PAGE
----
The Snow Poets’ Saga

I just returned from the Icelandic Writers Retreat. Aside from the amazing workshops with Barbara Kingsolver, Adam Gopnik, and Taiye Selasi; the soaks in the natural hot tubs around the city; the sweetness of the nut bread at the breakfast buffet; and the Saga Museum; the highlight was the day we got stuck in the snow on a literary tour of Iceland with poet Ari Trausti Guðmundsson as our guide. I wrote this poem about the experience, in the spirit of another Icelandic writer, the wondrous Sjón, who taught us that “each sentence an Icelandic novelist writes is a response to a sentence in the sagas.” This is my humble response to the sagas, the retreat, and the writers on bus #2.

The Snow Poets’ Saga

“Writing is a physical act.” –Adam Gopnik

Between the poet’s black house on the jagged field of lava
And the steaming waters of the blue lagoon
One hundred thick yards of snow
Blocks the road beside the fishy sea

Two small cars face each other, skew and stuck
Dozens of distinct plans freeze behind them in two long lines
A time and a half shift starting at the factory in eighteen minutes
A first birthday party in town
An old friend from Denmark waiting at the airport
And fifty thirsty writers on a bus dreaming of a Reykjavik pub

But at this narrow point of space and time
The exact angle of the hillside slope
The specific speed of the late afternoon wind
The precise level of the dip in the road
Create a deadlock between North and South

Forward motion, impossible
Backward motion, impossible
All progress halted by the pagan power of the storm
And the absence of a countervailing power

In this frozen place
What can crack the ice?

Not the frantic opening and closing of car doors
Not the synchronized sparks that blaze inside the engines
Not the spinning of black tires on the deep layer of whiteness

In this frozen place
What can crack the ice?

On the bus, each writer bubbles ideas beneath the surface
Private thoughts of half introverted souls

Look up, writers, says the voice of the long dead poet from the black house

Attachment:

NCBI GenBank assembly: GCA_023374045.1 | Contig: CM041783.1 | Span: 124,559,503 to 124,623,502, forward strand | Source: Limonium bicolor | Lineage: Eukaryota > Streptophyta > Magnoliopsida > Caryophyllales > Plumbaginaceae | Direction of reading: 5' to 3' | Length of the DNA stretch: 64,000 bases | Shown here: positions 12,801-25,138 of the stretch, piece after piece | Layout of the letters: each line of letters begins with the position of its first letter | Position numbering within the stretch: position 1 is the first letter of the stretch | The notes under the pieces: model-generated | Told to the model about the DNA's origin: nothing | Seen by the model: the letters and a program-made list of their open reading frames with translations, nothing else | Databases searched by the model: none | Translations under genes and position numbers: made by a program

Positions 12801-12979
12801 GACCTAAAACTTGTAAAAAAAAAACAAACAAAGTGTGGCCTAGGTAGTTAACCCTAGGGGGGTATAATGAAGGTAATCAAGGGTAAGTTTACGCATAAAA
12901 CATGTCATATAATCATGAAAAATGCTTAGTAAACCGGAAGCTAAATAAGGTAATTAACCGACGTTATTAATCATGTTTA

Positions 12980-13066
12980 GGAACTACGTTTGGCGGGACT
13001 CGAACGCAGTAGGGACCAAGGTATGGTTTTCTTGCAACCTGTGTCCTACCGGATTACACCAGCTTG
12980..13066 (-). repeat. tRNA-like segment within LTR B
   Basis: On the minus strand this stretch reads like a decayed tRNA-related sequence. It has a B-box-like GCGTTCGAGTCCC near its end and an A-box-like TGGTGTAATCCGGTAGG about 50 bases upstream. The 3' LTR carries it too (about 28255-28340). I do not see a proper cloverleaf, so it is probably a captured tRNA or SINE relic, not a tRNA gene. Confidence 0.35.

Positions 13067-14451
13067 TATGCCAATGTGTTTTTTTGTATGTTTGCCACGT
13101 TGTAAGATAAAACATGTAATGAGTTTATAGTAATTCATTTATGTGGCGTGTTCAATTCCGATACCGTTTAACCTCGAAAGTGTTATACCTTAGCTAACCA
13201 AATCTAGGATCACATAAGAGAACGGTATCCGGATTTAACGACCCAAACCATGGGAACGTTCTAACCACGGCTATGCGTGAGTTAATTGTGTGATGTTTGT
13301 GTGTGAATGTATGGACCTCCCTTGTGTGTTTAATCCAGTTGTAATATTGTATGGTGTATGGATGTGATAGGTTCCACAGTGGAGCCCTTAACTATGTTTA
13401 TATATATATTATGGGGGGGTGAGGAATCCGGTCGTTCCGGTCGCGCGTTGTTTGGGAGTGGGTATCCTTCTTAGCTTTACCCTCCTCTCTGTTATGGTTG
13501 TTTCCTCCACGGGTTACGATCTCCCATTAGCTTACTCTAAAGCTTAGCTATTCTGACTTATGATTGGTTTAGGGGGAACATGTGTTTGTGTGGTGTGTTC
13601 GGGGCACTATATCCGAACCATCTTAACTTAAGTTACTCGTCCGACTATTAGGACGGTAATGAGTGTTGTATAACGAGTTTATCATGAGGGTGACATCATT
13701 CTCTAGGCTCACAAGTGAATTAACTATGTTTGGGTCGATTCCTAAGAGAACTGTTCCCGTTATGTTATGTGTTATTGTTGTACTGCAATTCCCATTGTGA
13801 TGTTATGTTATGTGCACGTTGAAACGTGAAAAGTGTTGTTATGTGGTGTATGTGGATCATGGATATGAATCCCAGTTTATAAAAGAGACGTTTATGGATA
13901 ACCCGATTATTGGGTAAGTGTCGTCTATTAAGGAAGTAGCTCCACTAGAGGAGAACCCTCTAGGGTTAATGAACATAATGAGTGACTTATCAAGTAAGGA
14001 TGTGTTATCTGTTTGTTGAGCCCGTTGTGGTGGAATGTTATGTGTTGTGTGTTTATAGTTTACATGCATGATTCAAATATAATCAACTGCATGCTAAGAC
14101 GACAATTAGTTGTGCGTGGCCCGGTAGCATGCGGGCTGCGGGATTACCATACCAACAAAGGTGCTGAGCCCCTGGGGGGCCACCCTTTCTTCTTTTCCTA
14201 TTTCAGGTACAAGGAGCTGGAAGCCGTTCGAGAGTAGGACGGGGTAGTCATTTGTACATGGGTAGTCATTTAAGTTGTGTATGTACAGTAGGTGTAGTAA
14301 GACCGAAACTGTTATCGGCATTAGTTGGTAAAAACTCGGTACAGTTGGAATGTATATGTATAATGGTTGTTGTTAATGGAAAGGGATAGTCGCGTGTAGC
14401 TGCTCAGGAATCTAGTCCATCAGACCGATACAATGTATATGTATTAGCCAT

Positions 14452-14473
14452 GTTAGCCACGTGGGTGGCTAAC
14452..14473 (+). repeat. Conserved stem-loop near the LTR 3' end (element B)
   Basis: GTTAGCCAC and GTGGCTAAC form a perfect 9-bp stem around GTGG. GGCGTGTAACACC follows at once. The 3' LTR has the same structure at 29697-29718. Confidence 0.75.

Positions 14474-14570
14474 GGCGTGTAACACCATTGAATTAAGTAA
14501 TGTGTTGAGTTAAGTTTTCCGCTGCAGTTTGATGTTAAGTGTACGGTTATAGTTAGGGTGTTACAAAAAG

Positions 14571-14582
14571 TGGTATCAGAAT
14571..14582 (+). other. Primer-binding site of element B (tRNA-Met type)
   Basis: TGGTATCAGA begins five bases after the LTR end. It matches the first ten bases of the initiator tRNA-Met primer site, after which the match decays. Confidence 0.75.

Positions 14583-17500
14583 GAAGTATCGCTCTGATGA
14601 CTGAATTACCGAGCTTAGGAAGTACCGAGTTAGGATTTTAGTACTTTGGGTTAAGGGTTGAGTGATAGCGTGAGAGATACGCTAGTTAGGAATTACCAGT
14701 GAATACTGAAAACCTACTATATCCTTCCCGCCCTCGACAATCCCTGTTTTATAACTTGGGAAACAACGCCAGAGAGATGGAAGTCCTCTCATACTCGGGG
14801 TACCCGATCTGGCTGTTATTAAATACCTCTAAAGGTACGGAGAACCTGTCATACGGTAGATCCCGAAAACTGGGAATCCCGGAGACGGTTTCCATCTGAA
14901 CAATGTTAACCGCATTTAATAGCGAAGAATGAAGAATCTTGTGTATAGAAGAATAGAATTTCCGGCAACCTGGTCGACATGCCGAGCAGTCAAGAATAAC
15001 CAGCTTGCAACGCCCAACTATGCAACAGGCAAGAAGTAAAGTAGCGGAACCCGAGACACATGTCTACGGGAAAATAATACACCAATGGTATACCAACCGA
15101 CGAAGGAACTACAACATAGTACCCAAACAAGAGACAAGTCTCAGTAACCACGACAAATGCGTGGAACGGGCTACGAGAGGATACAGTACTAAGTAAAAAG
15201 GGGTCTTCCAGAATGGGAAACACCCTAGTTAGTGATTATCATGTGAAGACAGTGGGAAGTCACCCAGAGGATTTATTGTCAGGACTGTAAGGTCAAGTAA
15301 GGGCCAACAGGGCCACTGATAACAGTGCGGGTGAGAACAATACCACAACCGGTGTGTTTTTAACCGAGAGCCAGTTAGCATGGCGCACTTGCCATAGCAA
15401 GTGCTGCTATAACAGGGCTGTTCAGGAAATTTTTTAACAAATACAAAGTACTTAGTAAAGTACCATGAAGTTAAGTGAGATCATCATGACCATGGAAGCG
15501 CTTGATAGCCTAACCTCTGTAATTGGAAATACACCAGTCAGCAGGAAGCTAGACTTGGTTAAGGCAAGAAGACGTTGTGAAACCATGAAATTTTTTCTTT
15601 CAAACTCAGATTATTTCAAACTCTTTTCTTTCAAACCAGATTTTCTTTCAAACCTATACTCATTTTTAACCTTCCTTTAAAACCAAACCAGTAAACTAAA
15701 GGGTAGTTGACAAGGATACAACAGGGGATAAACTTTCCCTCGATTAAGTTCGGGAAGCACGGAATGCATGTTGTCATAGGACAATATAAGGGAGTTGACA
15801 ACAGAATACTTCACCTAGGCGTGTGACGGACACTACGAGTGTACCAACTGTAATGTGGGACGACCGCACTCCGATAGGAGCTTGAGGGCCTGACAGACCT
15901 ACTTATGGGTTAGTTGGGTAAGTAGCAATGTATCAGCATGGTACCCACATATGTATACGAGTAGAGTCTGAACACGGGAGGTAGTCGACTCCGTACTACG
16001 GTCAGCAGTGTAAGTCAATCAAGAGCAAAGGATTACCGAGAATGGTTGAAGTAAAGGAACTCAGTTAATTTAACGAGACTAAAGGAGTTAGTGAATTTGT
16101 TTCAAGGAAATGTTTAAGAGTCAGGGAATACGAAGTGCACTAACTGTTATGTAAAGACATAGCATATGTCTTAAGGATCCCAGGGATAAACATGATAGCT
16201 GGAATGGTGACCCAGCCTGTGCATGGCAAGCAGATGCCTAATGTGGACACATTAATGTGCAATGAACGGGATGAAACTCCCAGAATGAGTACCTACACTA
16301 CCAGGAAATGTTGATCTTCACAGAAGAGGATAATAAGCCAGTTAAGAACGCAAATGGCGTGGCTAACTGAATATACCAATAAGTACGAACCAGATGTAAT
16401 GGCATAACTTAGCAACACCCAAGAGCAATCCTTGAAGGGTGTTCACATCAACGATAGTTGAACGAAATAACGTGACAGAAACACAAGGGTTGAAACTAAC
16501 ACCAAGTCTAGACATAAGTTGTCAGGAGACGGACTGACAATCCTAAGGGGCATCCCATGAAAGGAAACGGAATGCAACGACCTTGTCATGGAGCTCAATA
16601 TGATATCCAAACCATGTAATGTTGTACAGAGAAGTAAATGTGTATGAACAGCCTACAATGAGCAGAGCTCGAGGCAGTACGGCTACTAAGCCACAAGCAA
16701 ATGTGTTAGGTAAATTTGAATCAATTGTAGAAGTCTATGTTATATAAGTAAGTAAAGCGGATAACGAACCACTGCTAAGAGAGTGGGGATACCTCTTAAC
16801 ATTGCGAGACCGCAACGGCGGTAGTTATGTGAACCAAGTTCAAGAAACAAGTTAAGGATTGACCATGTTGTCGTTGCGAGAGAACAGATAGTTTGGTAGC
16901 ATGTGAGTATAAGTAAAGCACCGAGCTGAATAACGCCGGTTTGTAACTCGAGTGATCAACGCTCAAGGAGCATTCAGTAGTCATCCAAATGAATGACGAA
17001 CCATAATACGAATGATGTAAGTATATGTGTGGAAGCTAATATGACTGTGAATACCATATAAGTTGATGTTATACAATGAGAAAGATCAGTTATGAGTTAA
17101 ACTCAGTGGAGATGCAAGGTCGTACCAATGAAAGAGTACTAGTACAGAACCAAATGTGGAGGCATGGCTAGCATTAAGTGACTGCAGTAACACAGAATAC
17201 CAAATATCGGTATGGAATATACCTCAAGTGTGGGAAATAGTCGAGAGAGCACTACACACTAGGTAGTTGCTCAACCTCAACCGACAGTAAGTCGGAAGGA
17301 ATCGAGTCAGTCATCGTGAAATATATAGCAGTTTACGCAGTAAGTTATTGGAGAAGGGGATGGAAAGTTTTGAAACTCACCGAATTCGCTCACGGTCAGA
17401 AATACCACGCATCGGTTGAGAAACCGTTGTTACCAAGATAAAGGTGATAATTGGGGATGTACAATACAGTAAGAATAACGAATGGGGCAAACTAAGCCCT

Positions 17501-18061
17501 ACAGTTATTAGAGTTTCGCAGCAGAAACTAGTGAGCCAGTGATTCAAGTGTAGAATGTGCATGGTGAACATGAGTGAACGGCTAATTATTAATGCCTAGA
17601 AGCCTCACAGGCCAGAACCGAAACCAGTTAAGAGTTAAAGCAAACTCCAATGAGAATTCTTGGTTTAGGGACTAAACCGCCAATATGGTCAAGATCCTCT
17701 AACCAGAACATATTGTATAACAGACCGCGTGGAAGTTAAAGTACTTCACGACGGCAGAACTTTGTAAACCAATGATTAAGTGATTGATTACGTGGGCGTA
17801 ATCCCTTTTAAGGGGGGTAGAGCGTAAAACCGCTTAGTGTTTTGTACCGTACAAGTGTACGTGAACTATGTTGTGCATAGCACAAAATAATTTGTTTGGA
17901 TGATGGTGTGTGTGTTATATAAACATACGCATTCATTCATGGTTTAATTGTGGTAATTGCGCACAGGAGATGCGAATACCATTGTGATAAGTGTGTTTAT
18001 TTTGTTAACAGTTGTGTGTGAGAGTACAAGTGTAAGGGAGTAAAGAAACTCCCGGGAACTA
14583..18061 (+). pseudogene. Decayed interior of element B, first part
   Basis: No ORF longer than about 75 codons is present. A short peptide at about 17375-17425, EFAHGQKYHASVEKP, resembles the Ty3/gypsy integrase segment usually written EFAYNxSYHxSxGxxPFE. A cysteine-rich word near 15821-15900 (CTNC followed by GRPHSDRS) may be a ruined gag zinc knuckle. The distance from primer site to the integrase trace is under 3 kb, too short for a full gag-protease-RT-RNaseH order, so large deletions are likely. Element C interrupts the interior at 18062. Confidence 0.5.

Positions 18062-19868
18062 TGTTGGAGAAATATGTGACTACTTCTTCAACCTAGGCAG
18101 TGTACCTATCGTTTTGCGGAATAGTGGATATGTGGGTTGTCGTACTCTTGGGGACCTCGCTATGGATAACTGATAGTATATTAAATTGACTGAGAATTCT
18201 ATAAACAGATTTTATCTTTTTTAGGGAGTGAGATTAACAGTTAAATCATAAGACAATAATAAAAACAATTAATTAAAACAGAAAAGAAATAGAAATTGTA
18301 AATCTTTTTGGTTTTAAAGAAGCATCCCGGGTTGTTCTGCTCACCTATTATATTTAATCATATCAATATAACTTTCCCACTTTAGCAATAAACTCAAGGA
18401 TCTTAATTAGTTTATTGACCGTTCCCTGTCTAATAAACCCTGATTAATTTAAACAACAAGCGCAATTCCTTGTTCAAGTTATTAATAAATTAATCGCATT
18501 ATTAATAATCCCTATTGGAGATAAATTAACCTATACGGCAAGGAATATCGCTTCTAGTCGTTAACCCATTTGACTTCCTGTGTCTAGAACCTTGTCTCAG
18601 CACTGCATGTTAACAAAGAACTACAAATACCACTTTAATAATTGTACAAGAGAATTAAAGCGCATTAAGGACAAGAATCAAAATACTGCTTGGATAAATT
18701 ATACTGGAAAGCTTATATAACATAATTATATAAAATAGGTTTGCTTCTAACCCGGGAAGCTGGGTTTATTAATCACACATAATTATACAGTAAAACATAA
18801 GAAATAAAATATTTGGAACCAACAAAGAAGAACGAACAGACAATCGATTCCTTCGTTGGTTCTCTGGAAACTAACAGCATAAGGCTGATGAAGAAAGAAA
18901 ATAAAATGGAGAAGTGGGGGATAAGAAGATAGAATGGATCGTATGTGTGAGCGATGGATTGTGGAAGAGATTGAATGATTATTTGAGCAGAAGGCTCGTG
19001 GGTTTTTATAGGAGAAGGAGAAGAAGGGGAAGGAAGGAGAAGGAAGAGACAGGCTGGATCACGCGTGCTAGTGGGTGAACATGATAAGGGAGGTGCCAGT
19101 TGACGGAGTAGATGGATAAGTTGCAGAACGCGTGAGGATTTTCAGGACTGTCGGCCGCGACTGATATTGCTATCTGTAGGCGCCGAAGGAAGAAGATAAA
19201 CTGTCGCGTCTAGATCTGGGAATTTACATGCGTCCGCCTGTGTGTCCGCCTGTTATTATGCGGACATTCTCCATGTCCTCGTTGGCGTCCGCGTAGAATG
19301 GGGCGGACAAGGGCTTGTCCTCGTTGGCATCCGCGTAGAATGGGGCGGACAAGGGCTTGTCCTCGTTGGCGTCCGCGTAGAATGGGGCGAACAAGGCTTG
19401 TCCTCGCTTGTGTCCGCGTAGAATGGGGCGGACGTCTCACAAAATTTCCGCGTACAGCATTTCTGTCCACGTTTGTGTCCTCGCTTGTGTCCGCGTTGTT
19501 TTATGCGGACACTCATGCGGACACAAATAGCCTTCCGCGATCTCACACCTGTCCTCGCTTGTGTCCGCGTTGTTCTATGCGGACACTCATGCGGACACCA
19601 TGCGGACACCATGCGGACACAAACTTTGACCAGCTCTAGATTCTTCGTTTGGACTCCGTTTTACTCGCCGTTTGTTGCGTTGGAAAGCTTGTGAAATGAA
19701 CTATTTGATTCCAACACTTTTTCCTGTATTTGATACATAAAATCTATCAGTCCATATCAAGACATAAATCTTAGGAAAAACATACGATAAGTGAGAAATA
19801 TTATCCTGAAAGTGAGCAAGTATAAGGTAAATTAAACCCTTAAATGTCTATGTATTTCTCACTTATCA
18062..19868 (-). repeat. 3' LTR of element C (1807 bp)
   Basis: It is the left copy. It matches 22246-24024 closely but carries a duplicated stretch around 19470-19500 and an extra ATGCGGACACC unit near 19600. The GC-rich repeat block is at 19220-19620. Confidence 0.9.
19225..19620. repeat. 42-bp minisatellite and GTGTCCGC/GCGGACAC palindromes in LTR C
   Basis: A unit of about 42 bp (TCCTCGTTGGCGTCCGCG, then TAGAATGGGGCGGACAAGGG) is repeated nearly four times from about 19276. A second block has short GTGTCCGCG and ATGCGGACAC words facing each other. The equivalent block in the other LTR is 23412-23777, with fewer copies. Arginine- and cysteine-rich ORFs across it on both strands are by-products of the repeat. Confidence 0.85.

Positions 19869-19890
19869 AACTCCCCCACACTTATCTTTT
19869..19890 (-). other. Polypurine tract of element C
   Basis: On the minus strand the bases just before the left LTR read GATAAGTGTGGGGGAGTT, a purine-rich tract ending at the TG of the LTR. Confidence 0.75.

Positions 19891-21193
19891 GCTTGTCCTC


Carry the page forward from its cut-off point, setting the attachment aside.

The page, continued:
They look up
They look at each other
And the bubbles of ideas merge
Reverse gravity drives them up, pushing on streaming swirls of thought
As more glances cross the aisles
The silent pressure builds
Then the geyser
The power to crack the universe back to movement:

Organize, says the novelist
Push, says the poet
Open the door, says the essayist
Tie the boots, zip the coats, tighten the scarves

Into the wind white world the writers pour
Align their shoulders against the steel
Dig their boots into the thick cream of snow
And push
And push again
Until the gears engage
and the tires find the hard place beneath the snow
Time, and cars, move forward again

The snow poets return to the bus
Cheeks tingle
Fingers buzz
Pictures in small devices slip into winter pockets

Pictures that, far beyond this bus, far beyond this wildly winded day, far beyond the black and white seas at the edge of this road, far beyond this island of ice
Will remind them
When the world becomes a frozen place
Words can make things move
Writers can make things move


About Zahara Heckscher

Writer, educator, social justice advocate. Co-author of How to Live Your Dream of Volunteering Overseas (Penguin, 2002) and forthcoming Volunteer Travel Reimagined: The Learning Service Guide. Instructor at The Writer's Center in Bethesda, MD and co-inventor of The Poetry Game. Mom, wife, cancer thriver, advocate for a world of justice.
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2 Responses to The Snow Poets’ Saga

  1. Roz Timberg says:

    Zahara. I would love to see a book of your poems. Roz

  2. Patti-Kay Hamilton says:

    Zahara. This is lovely. I’m only sorry we didn’t get to hear you read it aloud.

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